Results and discussion

In order to have a valid point of comparison, it is instructive to first examine spectra from application of the hybrid method to a blank sample (Fig. 3a). For the latter, phonon generation and detection also take place at an Al-transducer and a glass coverslip respectively (upper left inset of Fig. 3a), but no PnC is placed between both to filter out selected frequencies. In conventional backscattering configuration, PnC presence is not expected to have an effect, since spectra from pump-enhanced BLS (light grey) show narrowband peaks that differ in intensity but not qualitatively from those produced by spontaneous Brillouin scattering alone (not shown) in the “pump off” state. Indeed, only some slight asymmetry between Stokes and anti-Stokes (respectively, frequency down- and upshifted) scattered light is observed. The situation is radically different when the probe beam is not injected in the objective center, but at various off-axis positions by translating the knife-edge mirror. For each position (circular inset of Fig. 3a) a corresponding spectrum is acquired. For spontaneous Brillouin scattering, a larger range of angles and hence frequencies is probed, leading to a considerably broadened plateau-like response, barely visible around − 30 GHz and identical in all three spectra. It is dwarfed however by the signal from the pumped phonons, manifested as a peak that moves to higher frequencies as the knife-edge mirror is brought closer to the center. As part of this trend, it also becomes sharper and more intense, possibly indicating increased light collection efficiency of the objective near the entrance pupil center. The overall spectral broadening is a result of the choice of focusing optics (f = 500 mm) that involves a trade-off against signal-to-noise ratio. It indicates a wide angular distribution for incident light, but should be an asset when less sharply resolved PnC spectral features have to be examined. Also, the range over which frequency can be scanned is found to correspond reasonably well to the above prediction, with fmin ~ 15 GHz for NA = 1.4 not far from the 12.6 GHz calculated above. Compared with central injection of the beam, the most remarkable difference is however not peak broadening but asymmetry between Stokes and anti-Stokes intensities. While Fig. 3a shows probe light to be only upshifted in frequency when scattering from coherent phonons, in practice, it is quite sensitive to alignment. Thus, the acoustic beam can cross incident probe light ‘before’ or ‘after’ it gets reflected at the Al-mirror constituted by the transducer bottom. In the latter case, subtraction of the vectors defined by the pump and light propagation directions downshifts scattered light frequency (since it also changes its direction, a 2nd reflection at the Al-mirror occurs). Thus, even though pumped phonons (unlike spontaneously excited ones) have only one propagation direction, in practice, pump-enhanced spectra show varying asymmetry, with backscattering spectra being close to symmetric (light grey in Fig. 3a).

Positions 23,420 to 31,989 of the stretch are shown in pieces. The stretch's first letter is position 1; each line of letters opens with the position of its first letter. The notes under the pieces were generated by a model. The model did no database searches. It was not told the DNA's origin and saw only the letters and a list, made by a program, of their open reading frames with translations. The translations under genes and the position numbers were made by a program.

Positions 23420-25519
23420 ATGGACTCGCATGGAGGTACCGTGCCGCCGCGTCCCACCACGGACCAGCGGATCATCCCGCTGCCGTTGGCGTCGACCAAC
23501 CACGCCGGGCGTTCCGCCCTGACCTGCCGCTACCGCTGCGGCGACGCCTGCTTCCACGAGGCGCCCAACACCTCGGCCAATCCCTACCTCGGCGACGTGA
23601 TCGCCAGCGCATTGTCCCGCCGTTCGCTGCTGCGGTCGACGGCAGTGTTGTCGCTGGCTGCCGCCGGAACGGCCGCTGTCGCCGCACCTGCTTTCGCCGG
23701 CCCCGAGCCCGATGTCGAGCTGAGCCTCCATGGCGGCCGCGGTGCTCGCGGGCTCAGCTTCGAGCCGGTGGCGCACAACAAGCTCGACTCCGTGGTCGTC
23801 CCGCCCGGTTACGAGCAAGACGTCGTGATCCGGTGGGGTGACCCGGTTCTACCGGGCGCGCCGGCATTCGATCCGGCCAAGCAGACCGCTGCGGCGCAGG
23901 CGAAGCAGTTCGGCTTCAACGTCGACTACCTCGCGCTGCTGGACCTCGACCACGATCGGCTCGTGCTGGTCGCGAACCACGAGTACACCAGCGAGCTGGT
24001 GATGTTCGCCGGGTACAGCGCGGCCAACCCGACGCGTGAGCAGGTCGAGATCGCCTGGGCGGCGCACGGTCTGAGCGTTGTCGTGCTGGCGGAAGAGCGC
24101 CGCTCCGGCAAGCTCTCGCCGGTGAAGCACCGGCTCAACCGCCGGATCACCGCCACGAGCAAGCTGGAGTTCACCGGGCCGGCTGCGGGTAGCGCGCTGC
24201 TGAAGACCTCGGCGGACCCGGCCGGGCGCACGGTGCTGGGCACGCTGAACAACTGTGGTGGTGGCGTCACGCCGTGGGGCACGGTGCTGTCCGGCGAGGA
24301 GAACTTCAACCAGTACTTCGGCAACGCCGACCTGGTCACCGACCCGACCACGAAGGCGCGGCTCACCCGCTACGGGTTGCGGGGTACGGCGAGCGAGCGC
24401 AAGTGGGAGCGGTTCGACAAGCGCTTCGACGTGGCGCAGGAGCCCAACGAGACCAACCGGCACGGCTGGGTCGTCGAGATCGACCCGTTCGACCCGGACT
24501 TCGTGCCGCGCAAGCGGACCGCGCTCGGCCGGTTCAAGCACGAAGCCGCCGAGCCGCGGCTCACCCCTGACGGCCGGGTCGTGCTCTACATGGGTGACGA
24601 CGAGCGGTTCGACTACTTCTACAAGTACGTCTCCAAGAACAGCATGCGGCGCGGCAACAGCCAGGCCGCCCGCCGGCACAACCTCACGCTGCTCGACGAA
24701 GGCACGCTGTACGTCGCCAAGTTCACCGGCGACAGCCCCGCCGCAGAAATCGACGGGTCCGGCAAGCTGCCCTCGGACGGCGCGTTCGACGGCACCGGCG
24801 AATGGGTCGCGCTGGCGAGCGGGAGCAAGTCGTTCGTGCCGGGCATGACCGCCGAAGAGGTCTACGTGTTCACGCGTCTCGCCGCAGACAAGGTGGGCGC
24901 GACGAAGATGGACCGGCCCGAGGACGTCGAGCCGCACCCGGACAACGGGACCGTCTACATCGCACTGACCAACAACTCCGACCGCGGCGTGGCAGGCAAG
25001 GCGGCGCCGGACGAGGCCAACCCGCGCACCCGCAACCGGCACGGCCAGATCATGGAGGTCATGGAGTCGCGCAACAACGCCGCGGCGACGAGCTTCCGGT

Figure 3
figure 3

Hybrid pump-probe spectra, with inset in the upper left corner illustrating sample structure (a) blank sample (glass with > 200 nm Al-film), showing the effect of knife-edge mirror translation (circular inset) on frequency and intensity of the scattered light, with higher frequencies corresponding to positions closer to the entrance pupil center (dashed grey spectrum shows pump-enhanced backscattering i.e. thin green beam path in Fig. 1); differential screw interval 0.25 mm and acquisition time 30 s for spectra from the edge-injected beam (backscattering spectrum not to scale) (b) transmission function of Bragg mirror (as in Fig. 2) for various knife-edge mirror positions; differential screw interval 0.25 mm for spectra showing transmission below the bandgap, and 0.125 mm for spectra showing transmission above the bandgap; acquisition time 5 min for all spectra (colors arranged similarly to the top plot, with black for the mirror closest to the center, and the order of all other positions indicated by a rainbow pattern).